Leaf drop is a common sign of incorrect humidity levels for croton plants.
7. Repot The Croton Plant During Spring Or Early Summer When It Outgrows Its Current Pot
If your croton plant has become too rootbound then the soil will have become too compact, which will have a negative affect on drainage. This is a sign that is is time to repot your croton plant. The best time to repot a croton plant is in the spring.
You should repot your croton plant into a container that is only slightly larger than its current one. Jumping up to a much larger sized pot will leave a lot of excess soil which is untapped by the roots. Water will linger in these areas for much longer, which may eventually lead to pest and disease issues.
Once you have removed the plant from its old container, shake off as much of the old soil as you can. This is also a good time to examine the roots. Healthy roots should be white and will often even appear to be covered in tiny hairs. Unhealthy or dead roots will be brown or black and often slimy. You should pull off any unhealthy looking roots before placing the plant in its new pot.
Finally, place your croton plant in its new pot and fill with a fresh new batch of the appropriate soil mix. Press the soil down firmly to provide support for the plant, but not so hard that it will be too compacted for proper drainage. Water the plant in thoroughly to finish the job.
8. Croton Plants Require A Pruning Routine To Get That Bushy Look
Along with maintaining plant health, pruning is usually done as a way to keep a croton plant at a certain size, encourage bushiness of the foliage, or increase its density of branches. Since croton plants naturally have pretty dense foliage, pruning isn’t always necessary.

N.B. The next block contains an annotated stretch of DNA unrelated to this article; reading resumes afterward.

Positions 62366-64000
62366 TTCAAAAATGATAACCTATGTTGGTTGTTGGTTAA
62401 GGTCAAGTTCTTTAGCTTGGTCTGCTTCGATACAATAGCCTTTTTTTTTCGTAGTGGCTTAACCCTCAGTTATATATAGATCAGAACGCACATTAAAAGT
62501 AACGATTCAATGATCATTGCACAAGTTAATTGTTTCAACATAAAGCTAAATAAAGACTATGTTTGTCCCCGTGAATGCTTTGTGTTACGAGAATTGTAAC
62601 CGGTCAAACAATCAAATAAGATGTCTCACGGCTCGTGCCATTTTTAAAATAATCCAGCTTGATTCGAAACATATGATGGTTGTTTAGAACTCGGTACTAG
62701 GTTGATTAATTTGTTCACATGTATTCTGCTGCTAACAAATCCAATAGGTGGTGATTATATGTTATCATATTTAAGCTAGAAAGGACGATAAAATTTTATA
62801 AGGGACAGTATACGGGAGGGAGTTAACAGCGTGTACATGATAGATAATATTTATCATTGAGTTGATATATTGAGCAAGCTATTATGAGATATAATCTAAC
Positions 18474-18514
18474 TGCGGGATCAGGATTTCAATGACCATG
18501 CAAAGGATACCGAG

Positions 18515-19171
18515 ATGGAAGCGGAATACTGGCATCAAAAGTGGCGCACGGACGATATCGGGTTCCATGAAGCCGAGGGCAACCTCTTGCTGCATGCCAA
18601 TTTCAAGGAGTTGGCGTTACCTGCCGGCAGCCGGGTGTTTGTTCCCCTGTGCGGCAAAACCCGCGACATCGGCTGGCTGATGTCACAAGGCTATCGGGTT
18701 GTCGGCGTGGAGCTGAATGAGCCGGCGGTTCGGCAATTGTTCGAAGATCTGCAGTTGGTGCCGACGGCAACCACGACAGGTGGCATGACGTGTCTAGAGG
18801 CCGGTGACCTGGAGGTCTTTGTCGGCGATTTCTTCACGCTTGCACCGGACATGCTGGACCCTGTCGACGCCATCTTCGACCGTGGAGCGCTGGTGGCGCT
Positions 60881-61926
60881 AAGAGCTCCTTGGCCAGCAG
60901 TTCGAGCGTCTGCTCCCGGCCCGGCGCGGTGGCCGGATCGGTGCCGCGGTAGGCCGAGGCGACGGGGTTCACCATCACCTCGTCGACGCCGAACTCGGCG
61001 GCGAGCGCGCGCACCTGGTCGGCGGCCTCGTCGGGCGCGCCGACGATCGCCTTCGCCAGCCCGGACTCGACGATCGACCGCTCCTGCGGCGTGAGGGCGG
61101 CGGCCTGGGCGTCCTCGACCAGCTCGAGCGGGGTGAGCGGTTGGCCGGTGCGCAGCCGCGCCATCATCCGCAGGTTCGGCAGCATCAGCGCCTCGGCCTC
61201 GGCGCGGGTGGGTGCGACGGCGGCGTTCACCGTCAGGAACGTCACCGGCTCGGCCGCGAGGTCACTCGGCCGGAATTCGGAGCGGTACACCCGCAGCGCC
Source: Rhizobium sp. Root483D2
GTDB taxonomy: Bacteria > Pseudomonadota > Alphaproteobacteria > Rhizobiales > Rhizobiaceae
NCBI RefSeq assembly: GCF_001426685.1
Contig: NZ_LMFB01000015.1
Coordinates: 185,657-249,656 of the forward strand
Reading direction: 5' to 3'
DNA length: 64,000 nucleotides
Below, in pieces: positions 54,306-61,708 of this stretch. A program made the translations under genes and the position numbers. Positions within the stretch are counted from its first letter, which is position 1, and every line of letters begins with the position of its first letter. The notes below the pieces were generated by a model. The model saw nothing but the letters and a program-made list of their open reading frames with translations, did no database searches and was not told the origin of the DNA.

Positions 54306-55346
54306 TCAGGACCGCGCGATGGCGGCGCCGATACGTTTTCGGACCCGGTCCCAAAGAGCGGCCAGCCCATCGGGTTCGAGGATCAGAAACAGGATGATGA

The best time to prune your croton plant would be in the spring, just before the growing season begins.
However, you should still remove any dead leaves or branches as they appear throughout the growing season to maintain good plant health. To remove a dead leaf, cut the stem at the point where it meets the plant. If you wish to trim back some branches, always trim them just above a node.
Since croton plants can easily grow 6-10ft tall, pruning is a good way to manage its height as a houseplant.
This can be done simply by cutting the main stem to the desired size. Remember that trimming off the top of a plant will often encourage the foliage to become even bushier, so make sure the plant has enough space to grow outwards.
When pruning a croton plant, you should always wear gloves to protect your hands from the milky white sap which will bleed from the plants wounds. This sap is known to cause skin irritation, as well as induce nausea and vomiting if ingested by humans or pets.
9. Propagate Croton Plants From Stem Cuttings
The best way to propagate croton plants is to use stem cuttings from a healthy, mature plant. Remember that croton plants will ooze milky white sap which can be irritating to the skin, so protective gloves are important when taking cuttings.
To propagate a new croton plant always start with clean, sharp, and sterile pruning sheers. Select a healthy stem which is around 3-4″ long and has at least 3-5 leaves on it. Make your cut just after the node on the mother plant.
Pot your croton cutting in a nursery pot with some loose potting soil to start. You should ideally keep the potted cutting in a warm environment (70° – 80°F is best). Placing a plastic bag over the cutting can help to create a warm and humid environment which is perfect for the cutting to thrive.
Keep the soil moist to encourage root development. If all goes well, the new cutting should be rooted and ready for transplant elsewhere in about a month.
10. Common Croton Plant Pests And Diseases
Healthy croton plants are fairly resistant to most common houseplant pests and diseases, however they can still be affected by a few if their ideal care conditions are not met.
Mealybugs, thrips, scale insects, or spider mites can affect croton plants on rare occasions. Each of these pests thrive on drinking the sap from the plant, which will weaken the plants growth and may eventually lead to death if the situation is not taken care of quickly enough.
There are many commercial insecticidal soaps and sprays available which can help control a pest problem.
There are also a few DIY options like wiping the leaves with a rubbing alcohol soaked cotton ball, or creating your own insecticidal spray using neem oil, dish soap, and water.
As for diseases, the only disease which is likely to affect a croton plant would be associated with root rot.